OK, I totally admit, I’m becoming soft. When it comes to snowy winter excursions, having a camper is extremely awesome. I’m still looking forward to spending plenty of nights backcountry, in our tent, but with several truck camper trips under our belts, I have renewed affection for roadside dispersed camping. Excluding our extended canyon country trips, we’ve never done a whole lot of dispersed car/tent camping, or even campground camping. Tent camping, roadside, is awkward enough during the nice weather, but when there’s 3 or 4 feet of snow on the ground . . . good luck finding a spot to set up. However, with the camper, any nice wide navigable shoulder along a Forest Service road is fair game (so long as camping isn’t specifically disallowed).
For our final excursion of 2015, we drove up to the southwest corner of Colorado for more skiing. Due to the unstable snow pack (we always gather data before heading out), we decided to stick to the lower elevations, and explore the La Plata Mountains west of Durango. We were hoping we’d be able to locate some suitable areas for dispersed camping, although we did have a backup plan: the Mancos State Park Campground remains open all winter. Fortunately, the snowmobile and skiing groups in the area are very active, and they ensure that many of the roads that access public land are plowed regularly, at least far enough to get you just over the line into the National Forest. The folks who plow clear nice wide shoulders and large parking areas to accommodate all the trucks and trailers that pull in on the weekends, so midweek, there’s plenty of room to tuck a truck camper out of the way.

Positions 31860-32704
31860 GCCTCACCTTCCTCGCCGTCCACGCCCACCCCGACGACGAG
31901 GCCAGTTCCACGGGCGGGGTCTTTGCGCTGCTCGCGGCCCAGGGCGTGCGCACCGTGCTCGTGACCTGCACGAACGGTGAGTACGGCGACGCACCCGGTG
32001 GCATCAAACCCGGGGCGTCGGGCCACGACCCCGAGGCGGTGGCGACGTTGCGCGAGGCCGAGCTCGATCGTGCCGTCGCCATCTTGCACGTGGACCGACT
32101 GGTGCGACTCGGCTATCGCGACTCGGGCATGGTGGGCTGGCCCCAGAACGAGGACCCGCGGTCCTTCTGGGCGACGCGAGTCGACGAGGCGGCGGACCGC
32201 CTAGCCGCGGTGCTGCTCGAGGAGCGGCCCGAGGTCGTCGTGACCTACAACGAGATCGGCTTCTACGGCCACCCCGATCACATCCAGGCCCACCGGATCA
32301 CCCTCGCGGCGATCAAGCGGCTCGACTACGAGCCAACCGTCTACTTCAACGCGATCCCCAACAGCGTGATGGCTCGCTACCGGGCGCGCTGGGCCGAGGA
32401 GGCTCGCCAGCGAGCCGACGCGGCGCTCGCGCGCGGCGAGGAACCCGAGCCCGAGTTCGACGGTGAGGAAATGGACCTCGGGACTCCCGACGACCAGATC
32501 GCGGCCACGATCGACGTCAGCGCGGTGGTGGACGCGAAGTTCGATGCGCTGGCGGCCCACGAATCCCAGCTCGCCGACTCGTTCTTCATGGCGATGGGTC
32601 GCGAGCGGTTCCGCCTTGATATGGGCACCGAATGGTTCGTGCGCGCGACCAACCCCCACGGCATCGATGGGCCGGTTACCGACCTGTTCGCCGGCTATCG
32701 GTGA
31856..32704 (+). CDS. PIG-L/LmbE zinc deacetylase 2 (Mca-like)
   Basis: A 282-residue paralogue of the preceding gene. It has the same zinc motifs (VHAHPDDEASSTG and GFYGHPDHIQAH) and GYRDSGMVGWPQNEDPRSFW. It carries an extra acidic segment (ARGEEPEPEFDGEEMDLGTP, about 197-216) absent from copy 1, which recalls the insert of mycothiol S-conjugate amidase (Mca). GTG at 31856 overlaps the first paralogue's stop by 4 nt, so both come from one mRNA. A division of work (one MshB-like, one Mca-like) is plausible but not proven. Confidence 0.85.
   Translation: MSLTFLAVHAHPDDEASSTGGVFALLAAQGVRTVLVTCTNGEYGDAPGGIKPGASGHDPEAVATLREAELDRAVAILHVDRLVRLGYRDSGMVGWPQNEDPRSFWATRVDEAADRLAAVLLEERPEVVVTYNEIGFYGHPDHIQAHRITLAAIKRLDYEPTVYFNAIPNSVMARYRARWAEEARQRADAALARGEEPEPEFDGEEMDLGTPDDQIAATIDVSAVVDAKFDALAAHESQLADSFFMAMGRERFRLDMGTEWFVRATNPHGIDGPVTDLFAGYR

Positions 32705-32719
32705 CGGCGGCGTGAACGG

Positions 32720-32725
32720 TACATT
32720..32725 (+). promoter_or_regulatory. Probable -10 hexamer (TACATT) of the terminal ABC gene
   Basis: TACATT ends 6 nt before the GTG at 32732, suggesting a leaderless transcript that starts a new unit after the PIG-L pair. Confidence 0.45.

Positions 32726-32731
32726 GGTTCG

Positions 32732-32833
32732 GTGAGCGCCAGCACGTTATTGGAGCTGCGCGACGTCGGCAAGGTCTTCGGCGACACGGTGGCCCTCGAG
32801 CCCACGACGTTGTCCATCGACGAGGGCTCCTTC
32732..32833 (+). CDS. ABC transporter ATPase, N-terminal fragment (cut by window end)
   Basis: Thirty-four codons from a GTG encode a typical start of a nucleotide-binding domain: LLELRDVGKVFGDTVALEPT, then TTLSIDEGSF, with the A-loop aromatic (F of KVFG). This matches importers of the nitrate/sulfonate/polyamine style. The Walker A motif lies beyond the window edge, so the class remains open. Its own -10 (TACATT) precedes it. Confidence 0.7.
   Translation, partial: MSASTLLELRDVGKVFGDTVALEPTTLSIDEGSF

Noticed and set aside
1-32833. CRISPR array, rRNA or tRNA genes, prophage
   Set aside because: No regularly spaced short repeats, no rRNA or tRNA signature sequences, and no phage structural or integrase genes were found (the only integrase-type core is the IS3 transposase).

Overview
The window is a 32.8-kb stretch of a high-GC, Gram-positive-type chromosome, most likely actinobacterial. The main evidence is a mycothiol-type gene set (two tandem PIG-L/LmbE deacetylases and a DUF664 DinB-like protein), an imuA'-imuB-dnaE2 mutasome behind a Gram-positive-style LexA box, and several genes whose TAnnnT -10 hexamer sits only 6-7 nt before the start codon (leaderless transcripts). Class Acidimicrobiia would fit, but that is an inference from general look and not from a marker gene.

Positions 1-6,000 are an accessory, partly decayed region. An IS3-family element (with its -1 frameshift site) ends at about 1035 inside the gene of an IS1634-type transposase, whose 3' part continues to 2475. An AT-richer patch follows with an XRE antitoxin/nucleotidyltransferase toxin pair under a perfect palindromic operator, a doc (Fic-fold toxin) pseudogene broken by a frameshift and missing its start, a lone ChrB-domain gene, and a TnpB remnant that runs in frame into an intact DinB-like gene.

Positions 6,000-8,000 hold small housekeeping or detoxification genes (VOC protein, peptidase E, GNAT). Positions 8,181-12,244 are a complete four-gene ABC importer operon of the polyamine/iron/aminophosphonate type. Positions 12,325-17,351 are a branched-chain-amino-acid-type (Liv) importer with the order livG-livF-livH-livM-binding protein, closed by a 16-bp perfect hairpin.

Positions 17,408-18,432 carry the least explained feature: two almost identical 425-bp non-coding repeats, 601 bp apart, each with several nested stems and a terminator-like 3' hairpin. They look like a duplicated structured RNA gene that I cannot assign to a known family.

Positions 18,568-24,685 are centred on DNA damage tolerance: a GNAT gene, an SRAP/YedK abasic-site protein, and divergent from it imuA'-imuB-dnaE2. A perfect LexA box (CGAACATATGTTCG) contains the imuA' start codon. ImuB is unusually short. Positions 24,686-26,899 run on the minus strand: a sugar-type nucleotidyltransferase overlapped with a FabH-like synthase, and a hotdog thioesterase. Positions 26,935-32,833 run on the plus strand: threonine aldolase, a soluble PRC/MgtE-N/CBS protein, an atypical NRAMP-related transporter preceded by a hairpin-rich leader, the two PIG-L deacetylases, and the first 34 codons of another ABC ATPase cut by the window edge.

then returned to our mobile ski chalet for hot beverages (!) and lunch, before setting off to explore the old narrow gauge railroad bed. Between the crew that works the pipeline pumping station and the popularity of the ski trails, there’s a lot of activity in the plowed parking area during the day, but we were the only vehicle there overnight.
For our final ski day, we drove back into Durango. We were hoping to get in a bit of a climb and some nice long easy downhill slides, so we opted for CR 204, Junction Creek Road. This entire area is day use only (the campground is closed for winter), and the road was not passable beyond the lower parking area for the Colorado Trail, as evidenced by the jeep resting on it’s roof a bit further up the road. Since the previous day’s exertions had taken a toll, we bailed about halfway up the long climb, took a couple of photos, then started the trek home – which meant we were able to get half the drive under our belts, and still pull into the BLM Angel Peak campground in time to catch the glorious New Year’s Eve sunset:
Better than fireworks!